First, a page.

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A Green Mental Model

In 34 years, my daughter will be roughly the same age as I am now.  That will be 2050,  the year 195 nations pledge to lower or eliminate carbon emissions in the recently drafted Paris Agreement.  It’s the year we could be living in a gasoline-free world. Maybe my daughter will have children and they’ll be curious to know what life was like with fossil fuels (it already sounds old-fashioned, doesn’t it?).   She’ll reply with the classic start, “back when I was a kid …” and tell them what it was like to fuel up at a gas station. How wonderful if it’s something they’ll never experience.  

I can’t help but think about how much the world has changed since I was a kid, and that this kind of progress seems attainable.   Toyota thinks so, too.  Their 2015 Sustainability Report commits to zero carbon emissions for cars (pre and post factory) and plants by 2050.   Pretty remarkable for an automotive company.

Dr. Jeffrey Liker, a renowned authority on Toyota’s Lean methods, stated in a recent exchange with me that this goal “is based on Toyota’s belief that we will be in a hydrogen society by then.”  Hydrogen is on the minds of many.  Just this week, German scientists made significant strides toward nuclear fusion with hydrogen, a measure that would likely be necessary for our future clean energy needs.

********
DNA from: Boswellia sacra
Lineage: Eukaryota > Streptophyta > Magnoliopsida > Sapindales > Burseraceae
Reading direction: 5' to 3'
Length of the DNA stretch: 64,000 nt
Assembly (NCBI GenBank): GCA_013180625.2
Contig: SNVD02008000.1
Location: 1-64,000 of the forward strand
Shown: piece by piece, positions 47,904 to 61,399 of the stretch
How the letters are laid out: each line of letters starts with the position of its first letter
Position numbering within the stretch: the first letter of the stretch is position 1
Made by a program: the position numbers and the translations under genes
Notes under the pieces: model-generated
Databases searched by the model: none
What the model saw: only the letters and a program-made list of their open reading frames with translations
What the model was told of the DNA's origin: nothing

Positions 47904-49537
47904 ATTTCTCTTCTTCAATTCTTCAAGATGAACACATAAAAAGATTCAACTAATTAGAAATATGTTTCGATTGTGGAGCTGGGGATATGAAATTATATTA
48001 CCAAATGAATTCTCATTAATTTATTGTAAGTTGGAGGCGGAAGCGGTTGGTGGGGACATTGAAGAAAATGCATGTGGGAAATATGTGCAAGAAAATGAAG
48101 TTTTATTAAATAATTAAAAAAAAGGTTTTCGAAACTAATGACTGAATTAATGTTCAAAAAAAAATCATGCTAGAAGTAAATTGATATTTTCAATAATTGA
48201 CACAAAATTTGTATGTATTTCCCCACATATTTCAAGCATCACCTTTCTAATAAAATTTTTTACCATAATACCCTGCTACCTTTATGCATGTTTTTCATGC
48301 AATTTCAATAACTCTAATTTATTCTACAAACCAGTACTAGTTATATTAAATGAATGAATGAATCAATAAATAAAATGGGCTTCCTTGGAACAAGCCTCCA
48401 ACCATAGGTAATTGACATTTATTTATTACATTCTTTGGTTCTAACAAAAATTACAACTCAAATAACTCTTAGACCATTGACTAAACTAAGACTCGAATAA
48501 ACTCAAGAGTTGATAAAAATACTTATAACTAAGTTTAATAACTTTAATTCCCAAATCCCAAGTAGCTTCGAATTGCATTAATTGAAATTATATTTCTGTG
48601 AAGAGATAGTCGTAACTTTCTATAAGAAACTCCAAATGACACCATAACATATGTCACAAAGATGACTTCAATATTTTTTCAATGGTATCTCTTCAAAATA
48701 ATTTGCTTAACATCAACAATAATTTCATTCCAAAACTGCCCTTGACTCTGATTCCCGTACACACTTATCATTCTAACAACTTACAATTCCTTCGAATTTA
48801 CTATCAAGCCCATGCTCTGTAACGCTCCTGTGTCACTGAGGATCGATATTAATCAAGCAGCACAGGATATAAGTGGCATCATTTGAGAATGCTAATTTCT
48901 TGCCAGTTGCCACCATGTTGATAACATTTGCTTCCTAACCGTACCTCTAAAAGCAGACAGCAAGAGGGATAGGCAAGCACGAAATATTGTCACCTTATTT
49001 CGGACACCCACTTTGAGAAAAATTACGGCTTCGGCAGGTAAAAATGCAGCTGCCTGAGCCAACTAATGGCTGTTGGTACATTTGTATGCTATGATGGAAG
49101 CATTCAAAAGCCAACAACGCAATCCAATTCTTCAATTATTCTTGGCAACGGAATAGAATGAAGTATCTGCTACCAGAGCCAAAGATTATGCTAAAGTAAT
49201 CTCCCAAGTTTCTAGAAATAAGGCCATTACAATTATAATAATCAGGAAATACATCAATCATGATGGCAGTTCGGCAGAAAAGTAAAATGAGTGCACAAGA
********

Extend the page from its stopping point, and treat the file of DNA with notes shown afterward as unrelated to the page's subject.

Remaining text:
But even with big goals, pledges, and experiments, planning for (and having faith in) something 34 years in the future is hard to wrap your head around and daunting to implement.

To start, going green takes a bit of faith (hydrogen fuel cells have been called mind-bogglingly stupid by Elon Musk and others) and a new mental model.

If you’re already a Lean company, the good news is it should be an easy transition.  Thinking in a sustainable way will feel natural to those familiar with Lean and have practice with cyclical planning and waste removal.  The only difference between a Lean and a Lean Green company is the “customer” – the downstream recipient of your processes.  A sustainable company strives to satisfy profitability, people, and the planet with everything they do, think, and make.  It’s a step beyond focusing only on the customer buying the product or service.

I look forward to discovering and writing about companies who have successfully implemented a green mental model and have big goals they’re working to achieve — even if those goals are decades away.   Stay tuned.

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